Recently on September 10, 2018, the Federal Circuit, in University of California v. Broad Institute, Inc., No. 2017-1907, affirmed the Patent Trial and Appeal Board’s (PTAB) determination that there was no interference in fact between a patent application applied for by University of California, the University of Vienna, and Emmanuelle Charpentier, (collectively UC) and twelve patents and one patent application owned by the Broad Institute, MIT, and Harvard (collectively “Broad”). The case turned on whether the Broad Institute’s claims were obvious over UC’s claims.
The involved claims in this case relate to the use of a CRISPR-Cas9 system for the targeted cutting of DNA molecules. The CRISPR-Cas9 system works by targeting and cutting specific DNA sequences using only a nuclease and RNA to target specific DNA sequences. This genome editing tool is naturally occurring in prokaryotes such as bacteria, but has not been found to naturally exist in eukaryotes, such as plants and animals. CRISPR-Cas9 technology has the potential to revolutionize medicine by editing out genes known to predispose an individual to certain diseases. For example, CRISPR/Cas9 is currently being examined as a treatment option for those at significant risk for late onset Alzheimer’s disease, by targeting the apolipoprotein E4 (APOE4) gene.
In August 2012, UC published an article demonstrating that isolated elements of the CRISPR-Cas9 system could be used in a non-cellular experimental environment. UC then went on to file a patent application on this technology in March 2013. In February 2013, Broad published an article describing the use of CRISPR-Cas9 in a human cell line, and later that year, in October of 2103, filed a patent on this discovery.
While UC’s application was pending, twelve patents were granted to Broad, thus triggering an interference proceeding by the PTAB under 35 U.S.C. 102(g)(1). Broad petitioned to terminate the interference, arguing that its claims were patentably distinct from UC’s claims, because a person of ordinary skill in the art, would not have had a reasonable expectation that the CRISPR-Cas9 system would work successfully in a eukaryotic cell. The PTAB agreed with Broad, citing that because of the differences between eukaryotic and prokaryotic systems, a person of ordinary skill in the art would not have had a reasonable expectation of success in applying the CRISPR-Cas9 system to eukaryotes.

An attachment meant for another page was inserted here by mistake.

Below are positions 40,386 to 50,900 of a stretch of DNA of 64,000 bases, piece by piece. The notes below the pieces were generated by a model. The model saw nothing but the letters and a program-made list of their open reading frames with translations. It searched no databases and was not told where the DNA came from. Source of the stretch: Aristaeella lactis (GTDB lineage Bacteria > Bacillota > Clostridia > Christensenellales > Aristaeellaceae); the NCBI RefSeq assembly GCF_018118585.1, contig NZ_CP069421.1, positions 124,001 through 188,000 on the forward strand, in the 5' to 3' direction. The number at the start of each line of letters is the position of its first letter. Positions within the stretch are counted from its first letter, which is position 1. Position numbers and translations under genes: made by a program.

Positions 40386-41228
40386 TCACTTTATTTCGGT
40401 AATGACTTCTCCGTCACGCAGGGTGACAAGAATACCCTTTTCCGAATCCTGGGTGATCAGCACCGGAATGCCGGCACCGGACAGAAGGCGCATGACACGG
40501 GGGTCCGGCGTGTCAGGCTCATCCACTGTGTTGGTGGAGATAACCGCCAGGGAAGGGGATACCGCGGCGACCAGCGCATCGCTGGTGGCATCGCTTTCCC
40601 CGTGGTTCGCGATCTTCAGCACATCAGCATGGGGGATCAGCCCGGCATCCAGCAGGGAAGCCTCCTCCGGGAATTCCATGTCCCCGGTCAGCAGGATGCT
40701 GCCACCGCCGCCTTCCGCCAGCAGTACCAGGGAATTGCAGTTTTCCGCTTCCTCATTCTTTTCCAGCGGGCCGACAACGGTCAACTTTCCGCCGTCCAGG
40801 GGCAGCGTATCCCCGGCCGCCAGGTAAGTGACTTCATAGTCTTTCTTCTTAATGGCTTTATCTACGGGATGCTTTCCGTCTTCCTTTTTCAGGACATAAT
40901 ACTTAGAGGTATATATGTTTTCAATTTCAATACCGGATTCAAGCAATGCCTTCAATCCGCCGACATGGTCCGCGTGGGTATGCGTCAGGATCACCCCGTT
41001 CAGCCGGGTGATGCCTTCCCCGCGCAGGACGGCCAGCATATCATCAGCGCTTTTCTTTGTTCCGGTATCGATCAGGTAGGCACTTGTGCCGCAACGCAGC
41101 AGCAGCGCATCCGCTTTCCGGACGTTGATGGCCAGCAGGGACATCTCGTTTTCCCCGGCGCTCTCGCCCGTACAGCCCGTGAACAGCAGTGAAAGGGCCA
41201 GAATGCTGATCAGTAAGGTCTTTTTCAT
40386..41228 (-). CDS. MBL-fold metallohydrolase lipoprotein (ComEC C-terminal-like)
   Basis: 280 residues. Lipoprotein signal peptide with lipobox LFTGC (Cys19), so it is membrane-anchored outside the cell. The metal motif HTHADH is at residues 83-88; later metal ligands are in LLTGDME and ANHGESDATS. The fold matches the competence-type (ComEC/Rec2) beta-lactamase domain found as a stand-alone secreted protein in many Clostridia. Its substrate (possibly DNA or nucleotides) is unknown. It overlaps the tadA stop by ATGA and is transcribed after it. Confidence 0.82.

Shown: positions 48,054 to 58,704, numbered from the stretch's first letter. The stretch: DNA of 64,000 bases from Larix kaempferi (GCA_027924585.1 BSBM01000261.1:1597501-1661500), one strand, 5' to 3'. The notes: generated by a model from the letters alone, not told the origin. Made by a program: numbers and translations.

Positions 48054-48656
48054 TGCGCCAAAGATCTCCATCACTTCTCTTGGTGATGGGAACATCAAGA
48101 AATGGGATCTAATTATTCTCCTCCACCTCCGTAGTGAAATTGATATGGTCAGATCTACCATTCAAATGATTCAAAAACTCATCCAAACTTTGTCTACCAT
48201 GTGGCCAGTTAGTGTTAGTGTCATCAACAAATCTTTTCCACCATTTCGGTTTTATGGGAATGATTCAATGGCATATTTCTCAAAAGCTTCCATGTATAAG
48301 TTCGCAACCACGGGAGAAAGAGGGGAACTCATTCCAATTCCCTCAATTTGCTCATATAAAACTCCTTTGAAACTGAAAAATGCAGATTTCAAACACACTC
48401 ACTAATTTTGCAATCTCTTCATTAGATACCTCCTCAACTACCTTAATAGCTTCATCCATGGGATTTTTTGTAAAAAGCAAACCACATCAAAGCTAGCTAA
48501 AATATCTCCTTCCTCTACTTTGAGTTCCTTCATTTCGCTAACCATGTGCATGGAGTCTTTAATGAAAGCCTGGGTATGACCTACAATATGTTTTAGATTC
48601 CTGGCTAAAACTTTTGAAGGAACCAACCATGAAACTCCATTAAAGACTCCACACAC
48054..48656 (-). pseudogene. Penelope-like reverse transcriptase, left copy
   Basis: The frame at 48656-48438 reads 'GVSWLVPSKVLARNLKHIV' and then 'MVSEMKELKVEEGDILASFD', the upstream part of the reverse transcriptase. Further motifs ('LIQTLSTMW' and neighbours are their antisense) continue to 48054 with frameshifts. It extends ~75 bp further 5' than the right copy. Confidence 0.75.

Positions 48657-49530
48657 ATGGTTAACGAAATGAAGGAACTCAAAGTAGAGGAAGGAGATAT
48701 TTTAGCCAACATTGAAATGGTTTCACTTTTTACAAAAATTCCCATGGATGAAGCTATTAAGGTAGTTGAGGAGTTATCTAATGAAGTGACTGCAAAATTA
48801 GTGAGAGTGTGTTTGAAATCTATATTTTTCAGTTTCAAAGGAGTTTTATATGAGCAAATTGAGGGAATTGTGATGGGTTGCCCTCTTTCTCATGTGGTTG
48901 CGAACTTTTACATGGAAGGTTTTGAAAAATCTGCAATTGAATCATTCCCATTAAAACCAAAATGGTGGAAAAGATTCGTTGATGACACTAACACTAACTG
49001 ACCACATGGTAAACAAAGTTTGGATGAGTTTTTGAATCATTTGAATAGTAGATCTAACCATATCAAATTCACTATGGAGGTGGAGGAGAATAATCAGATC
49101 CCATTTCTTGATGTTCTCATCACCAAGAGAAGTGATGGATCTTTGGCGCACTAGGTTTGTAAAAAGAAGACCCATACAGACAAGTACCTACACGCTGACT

After this decision was reached by the PTAB, UC appealed to the Federal Circuit. The Federal Circuit reviewed the PTAB’s conclusion of non-obviousness in an interference proceeding, by using the standard of review of an obviousness review as a question of law based on underlying facts. A question of fact reviewed for substantial evidence of obviousness is done applying the Graham factors as set forth by the Supreme Court in Graham v. John Deere Co., 383 U.S. 1, 17-18 (1966).
The Federal Circuit found that based on expert testimony, contemporaneous publications, and testimony by UC researchers doubting the application of CRISPR-Cas9 to eukaryotic cells, an ordinarily skilled artisan would have lacked a reasonable expectation of success. The Federal Circuit also rejected UC’s argument that the PTAB had improperly adopted a rigid rule requiring that there be “specific instructions” in the prior art directed to CRISPR-Cas9 to establish a reasonable likelihood of success. In considering whether there was a reasonable expectation of success, the PTAB stated that it “look[ed] to whether or not there were instructions in the prior art that would be specifically relevant to CRISPR-Cas9,” as well as “whether there are examples in the prior art of the success or failure of similar systems.”
The Federal Circuit also rejected UC’s argument that the PTAB had improperly discounted evidence of simultaneous invention of CRISPR-Cas9 ‘s use in eukaryotic cells. The Federal Circuit found that even though the PTAB had considered this evidence, the PTAB concluded it was insufficient to support a reasonable expectation of success. The Board noted that the determination “depends on the specific nature of what was known from the prior art about closely related subject matter.” The Federal Circuit concluded there was no error in these statements of law.
For now, the Federal Circuit’s ruling stands. However, UC can now appeal the decision to the U.S. Supreme Court, but it is unclear whether the court would agree to hear the case. Since filing for patents on CRISPR-Cas9 system, researchers have discovered new enzymes to replace the Cas9 system. However, Cas9 is still often the preferred system utilized by both industry and academia.
Caldwell Intellectual Property Law